The Project plans to open transitional housing soon to serve those in need after the detox and rehab stages—facilitating a program for continued sobriety and lifelong skills. Such classes and programs will consist of regular N/A meetings, spiritual counseling, community service, and even music and art therapy.
“When we begin the terrible journey of turmoil and horrific consequences that the life of an addict involves, we’re forced to learn and try to understand,” added Melcher. “It’s only then that we’re able to empathize with the addict while making sure that we take the time to ‘save ourselves.’”
The team recently completed a trip to Kentucky, where they learned about a re-entry council program that is connected to a local jail. The council wants to help its inmates and addicts get their GEDs, connect them with sobriety programs upon release, and walk them through the steps of sober living.
“They called us to see if we could help them with getting addicts to reach out—since we’ve seen a lot of success up here,” said Stride, whose son is a recovering heroin addict now looking to get involved in the Project. “We walked away thinking: they need our help, and we need theirs! We need that type of program in Martinsburg. We can get the people; we just need to build the bridges within the larger system.”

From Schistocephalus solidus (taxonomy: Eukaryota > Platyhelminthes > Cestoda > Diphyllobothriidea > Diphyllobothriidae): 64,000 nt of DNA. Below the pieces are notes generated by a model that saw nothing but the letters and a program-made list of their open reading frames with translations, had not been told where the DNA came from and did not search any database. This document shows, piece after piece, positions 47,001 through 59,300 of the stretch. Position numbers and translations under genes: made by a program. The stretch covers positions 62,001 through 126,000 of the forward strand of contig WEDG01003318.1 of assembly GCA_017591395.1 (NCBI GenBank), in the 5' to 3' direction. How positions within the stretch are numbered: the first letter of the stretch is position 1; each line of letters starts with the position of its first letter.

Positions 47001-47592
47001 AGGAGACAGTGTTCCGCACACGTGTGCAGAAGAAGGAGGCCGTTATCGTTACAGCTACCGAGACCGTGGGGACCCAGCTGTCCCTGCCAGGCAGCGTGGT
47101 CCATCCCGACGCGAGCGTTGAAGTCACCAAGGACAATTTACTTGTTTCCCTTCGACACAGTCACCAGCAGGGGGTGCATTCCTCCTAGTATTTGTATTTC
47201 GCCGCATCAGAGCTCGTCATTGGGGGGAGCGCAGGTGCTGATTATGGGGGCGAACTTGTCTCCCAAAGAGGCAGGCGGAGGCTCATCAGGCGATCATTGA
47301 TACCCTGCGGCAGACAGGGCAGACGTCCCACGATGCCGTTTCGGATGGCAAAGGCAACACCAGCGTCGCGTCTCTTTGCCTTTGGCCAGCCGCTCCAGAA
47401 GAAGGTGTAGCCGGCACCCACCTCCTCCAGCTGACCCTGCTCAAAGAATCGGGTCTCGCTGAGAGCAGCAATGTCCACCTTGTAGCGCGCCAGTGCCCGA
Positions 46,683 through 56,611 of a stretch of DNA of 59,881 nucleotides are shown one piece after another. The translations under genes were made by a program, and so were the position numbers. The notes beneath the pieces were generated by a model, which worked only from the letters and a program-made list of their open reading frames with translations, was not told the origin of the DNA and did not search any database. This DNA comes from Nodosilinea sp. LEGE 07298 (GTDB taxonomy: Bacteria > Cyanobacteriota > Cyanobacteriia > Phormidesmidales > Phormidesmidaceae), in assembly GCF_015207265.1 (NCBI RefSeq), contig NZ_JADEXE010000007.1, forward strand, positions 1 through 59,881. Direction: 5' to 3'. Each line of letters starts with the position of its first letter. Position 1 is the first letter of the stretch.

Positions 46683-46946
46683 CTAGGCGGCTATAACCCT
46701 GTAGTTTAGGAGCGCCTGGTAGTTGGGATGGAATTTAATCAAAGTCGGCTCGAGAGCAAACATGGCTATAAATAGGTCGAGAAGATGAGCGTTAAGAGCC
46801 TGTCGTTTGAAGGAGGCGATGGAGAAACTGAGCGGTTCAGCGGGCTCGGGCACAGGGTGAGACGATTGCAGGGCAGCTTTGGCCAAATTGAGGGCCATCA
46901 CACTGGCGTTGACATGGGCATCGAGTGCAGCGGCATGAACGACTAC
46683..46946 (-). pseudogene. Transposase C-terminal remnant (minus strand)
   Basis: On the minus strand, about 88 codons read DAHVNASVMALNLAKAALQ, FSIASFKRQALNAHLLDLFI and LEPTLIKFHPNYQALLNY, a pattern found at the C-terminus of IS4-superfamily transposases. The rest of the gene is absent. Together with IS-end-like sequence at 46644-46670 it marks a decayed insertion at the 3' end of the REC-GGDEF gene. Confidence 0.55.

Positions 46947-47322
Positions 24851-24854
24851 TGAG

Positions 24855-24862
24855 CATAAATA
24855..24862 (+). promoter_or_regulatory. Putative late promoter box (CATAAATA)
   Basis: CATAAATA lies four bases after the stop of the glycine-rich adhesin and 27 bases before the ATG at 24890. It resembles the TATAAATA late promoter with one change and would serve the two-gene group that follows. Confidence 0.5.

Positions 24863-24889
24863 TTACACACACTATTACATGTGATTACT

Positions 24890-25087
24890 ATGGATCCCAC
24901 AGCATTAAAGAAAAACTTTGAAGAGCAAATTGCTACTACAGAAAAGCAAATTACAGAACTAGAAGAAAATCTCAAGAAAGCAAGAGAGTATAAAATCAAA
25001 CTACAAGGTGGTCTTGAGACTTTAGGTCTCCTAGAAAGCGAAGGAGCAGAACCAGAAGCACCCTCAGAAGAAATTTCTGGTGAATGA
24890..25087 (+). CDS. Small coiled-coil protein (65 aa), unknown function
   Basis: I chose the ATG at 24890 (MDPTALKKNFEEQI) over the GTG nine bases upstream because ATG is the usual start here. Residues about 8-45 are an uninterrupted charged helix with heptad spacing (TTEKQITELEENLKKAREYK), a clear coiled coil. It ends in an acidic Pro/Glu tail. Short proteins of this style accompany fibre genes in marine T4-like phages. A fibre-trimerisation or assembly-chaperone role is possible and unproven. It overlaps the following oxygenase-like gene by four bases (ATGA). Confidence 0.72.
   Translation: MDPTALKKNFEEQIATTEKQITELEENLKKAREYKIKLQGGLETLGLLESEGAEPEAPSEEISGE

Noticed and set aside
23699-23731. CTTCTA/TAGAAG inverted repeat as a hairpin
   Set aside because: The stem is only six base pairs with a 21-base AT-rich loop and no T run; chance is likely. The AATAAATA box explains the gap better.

Stride explained that representatives from Kentucky are planning three visits to the Mountain State next year, including Martinsburg, to explore the possibilities of developing a similar system here.
Navigating the System
The women are also currently working to get into local schools—potentially using workbooks and actually discussing drug awareness with young people. “Overall, we want to pull every resource we have here locally; there are so many different groups,” Stride pointed out. “But everyone wants to do it by themselves. We’ve got to bring everyone together in one room and say, I can do this part, you do this part. We can help with that.”
Melcher, who recently lost her daughter to an overdose, noted, “Families should also realize, when your loved one is in recovery, you should be too. They’ve got to learn how to live with them and work with them when they come home clean. We run a Nar-Anon meeting every Sunday. As bad as this town is with drugs, that room should be overflowing. There’s maybe five to ten people that attend.”
Ultimately, The Hope Dealer Project helps addicts with almost every aspect of the recovery process. “Our original focus, even though we’ve evolved in nearly two years, is to help these people out, and to allow that mother out there a good night’s sleep, knowing her child is in the right place, getting the help he/she needs,” said Diggs—who struggled with an addicted partner for six years before learning to … let go and let God. “Something that stuck with me and eventually helped me through this was the three Cs: You didn’t Cause it; you can’t Cure it; and you can’t Control it.”